David Frum says that anybody who wants to know why middle America no longer trusts the stewardship of US and global elites should read this Financial Times story about the decline of Boeing. In 1998, after a merger with McDonnell Douglas, the company that used to treat its employees like family turned into a typical American corporate shark focused on delivering shareholder benefits by any means necessary. The piece is based on a recently published book based on two decades of studying Boeing. The authors are academics Leon Grunberg and Sarah Moore. They contend that the Boeing story is representative of the hollowing-out of the US middle class and the rise in distrust of the elites. Excerpt:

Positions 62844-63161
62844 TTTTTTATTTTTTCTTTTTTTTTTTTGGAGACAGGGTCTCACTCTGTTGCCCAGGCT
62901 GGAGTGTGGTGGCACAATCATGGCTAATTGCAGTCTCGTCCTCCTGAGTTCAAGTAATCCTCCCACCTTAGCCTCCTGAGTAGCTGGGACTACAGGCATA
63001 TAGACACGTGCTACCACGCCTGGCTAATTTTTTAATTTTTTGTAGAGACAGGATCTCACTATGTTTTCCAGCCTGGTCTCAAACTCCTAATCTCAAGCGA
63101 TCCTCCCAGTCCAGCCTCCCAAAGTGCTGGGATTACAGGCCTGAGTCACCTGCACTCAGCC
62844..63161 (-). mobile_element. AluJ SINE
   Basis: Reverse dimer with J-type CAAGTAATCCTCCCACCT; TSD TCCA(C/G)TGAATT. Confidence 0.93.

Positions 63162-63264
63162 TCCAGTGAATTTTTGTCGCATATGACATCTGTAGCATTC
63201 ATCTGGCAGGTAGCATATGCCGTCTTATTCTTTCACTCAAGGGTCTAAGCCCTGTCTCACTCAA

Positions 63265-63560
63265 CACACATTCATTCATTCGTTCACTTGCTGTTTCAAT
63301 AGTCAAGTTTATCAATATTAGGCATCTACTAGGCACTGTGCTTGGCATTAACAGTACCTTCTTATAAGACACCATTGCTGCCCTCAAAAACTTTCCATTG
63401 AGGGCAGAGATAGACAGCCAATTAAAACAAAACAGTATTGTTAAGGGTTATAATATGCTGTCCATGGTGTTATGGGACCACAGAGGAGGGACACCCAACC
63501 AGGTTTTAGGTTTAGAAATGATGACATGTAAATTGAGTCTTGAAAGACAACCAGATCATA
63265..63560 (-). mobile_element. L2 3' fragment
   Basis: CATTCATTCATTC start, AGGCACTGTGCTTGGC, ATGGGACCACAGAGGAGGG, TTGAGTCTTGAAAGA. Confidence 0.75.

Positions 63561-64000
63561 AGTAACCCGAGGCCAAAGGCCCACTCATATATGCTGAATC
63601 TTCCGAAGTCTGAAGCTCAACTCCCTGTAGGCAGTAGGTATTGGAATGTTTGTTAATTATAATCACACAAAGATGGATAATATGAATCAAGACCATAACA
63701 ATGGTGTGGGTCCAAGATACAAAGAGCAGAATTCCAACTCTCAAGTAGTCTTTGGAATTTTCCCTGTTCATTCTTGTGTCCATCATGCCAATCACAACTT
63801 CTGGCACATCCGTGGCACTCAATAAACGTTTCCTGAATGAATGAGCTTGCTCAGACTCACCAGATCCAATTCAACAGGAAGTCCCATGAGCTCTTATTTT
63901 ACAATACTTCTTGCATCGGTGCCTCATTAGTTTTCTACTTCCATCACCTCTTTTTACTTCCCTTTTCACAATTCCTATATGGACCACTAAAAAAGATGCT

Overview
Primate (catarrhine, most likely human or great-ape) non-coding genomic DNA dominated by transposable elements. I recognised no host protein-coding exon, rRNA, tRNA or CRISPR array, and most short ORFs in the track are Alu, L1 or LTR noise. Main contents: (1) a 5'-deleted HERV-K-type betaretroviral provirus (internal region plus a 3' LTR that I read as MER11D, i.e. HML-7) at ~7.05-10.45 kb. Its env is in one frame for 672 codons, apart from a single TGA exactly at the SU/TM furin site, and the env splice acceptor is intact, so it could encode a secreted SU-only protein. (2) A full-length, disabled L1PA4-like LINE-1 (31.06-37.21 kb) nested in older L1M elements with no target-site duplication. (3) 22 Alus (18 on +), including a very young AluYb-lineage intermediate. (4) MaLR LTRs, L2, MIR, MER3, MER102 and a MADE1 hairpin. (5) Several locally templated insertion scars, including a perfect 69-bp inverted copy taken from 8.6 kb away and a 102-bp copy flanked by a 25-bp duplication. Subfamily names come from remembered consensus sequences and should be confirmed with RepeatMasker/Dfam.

His study, however, goes far beyond Boeing. It provides a view over two decades of the unwinding of the postwar social contract — where workers felt they could rely on decent pay and benefits in exchange for hard work. As an indication of the impact of these corporate changes, Mr Grunberg points to Pew Center analysis last month, which showed the US middle class had shrunk to just half the population for the first time in at least four decades. He notes that workers feel “more exposed, more vulnerable and anxious, and increasingly abandoned by the establishment” and that these factors may explain, for example, “the popularity of [Donald] Trump and populist rhetoric”.

The reality behind “right-wingin’, bitter-clingin’.” The Trump boom may be less a vote for Trump than a massive vote of NO CONFIDENCE in the American establishment.